UW-IT continues to grow and create more tools, resources, and procedures about accessibility. In the ideal state that we strive for, we would have

  • a campus-level task force with annual reports
  • a guidance website
  • standard accessible web page templates
  • IT accessibility consulting/testing services
  • accessibility included on IT development and support teams
  • collaboration between vendors and UW staff for creating and purchasing accessible software and technology
  • IT accessibility courses offered
  • accessibility included in general IT training
  • accessibility included in IT job postings
  • an IT accessibility leader in each campus unit
  • captions promoted as a best practice
  • grant writers encouraged to include accessible technology in grant outcomes
  • accessibility-awareness activities and products
  • IT accessibility CBIs conducted for UW and beyond
  • grants secured to supplement and expand the reach of IT accessibility efforts
  • leadership related to IT accessibility in professional organizations and publications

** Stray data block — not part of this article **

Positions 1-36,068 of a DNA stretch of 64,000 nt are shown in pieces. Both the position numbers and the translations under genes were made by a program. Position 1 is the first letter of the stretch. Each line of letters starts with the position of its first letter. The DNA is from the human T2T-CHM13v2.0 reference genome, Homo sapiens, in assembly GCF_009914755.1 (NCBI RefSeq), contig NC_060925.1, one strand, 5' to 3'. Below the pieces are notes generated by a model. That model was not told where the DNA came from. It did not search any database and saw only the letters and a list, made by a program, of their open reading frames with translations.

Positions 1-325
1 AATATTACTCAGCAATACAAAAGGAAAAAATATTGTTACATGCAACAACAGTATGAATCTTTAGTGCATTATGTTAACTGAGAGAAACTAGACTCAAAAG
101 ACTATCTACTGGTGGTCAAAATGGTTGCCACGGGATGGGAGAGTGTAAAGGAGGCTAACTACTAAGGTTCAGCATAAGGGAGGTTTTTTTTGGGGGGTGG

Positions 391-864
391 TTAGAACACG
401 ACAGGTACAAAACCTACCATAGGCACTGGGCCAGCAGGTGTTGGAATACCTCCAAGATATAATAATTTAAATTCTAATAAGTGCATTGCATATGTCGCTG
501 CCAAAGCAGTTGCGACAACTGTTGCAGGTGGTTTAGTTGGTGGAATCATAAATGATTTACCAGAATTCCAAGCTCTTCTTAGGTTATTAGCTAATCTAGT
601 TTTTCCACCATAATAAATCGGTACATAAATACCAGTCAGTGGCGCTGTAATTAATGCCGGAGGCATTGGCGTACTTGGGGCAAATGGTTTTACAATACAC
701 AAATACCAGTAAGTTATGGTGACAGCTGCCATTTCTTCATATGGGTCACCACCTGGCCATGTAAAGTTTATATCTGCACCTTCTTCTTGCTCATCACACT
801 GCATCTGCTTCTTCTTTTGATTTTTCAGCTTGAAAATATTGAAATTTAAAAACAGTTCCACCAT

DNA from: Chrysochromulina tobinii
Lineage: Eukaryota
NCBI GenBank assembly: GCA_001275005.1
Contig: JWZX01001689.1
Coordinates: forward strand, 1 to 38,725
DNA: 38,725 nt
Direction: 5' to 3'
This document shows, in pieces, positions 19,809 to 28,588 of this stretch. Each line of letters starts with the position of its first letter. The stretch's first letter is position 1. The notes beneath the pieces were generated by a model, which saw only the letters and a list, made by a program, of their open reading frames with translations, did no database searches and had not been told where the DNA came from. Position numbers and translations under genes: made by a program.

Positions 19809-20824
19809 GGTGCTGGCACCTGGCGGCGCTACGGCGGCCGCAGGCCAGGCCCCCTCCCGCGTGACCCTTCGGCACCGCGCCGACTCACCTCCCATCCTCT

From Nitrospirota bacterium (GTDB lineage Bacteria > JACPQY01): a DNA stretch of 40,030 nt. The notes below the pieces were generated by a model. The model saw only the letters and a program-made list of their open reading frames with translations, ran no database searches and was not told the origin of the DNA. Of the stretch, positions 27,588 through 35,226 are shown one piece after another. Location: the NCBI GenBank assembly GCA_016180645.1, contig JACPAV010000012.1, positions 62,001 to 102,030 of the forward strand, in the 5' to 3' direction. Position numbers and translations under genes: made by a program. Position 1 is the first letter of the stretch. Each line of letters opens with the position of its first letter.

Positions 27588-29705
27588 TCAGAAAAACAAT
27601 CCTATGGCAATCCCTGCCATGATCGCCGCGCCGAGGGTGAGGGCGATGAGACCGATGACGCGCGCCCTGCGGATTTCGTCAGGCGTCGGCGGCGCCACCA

• students with disabilities as accessibility testers

Although the UW is not doing all of these things currently, the UW-IT Accessibility Task Force engages in ongoing activities and makes recommendations regarding the enhancement of online resources, the promotion of accessible IT, and iteratively improves policies and procedures. UW is working to promote accessibility within a context of universal design, usability, and an inclusive culture. Accessible Technology Services serves as a resource, catalyst, and community-builder to empower an infrastructure that supports accessible IT.

Web Accessibility: Designing Sites that Work for Everyone

Presenter: Terrill Thompson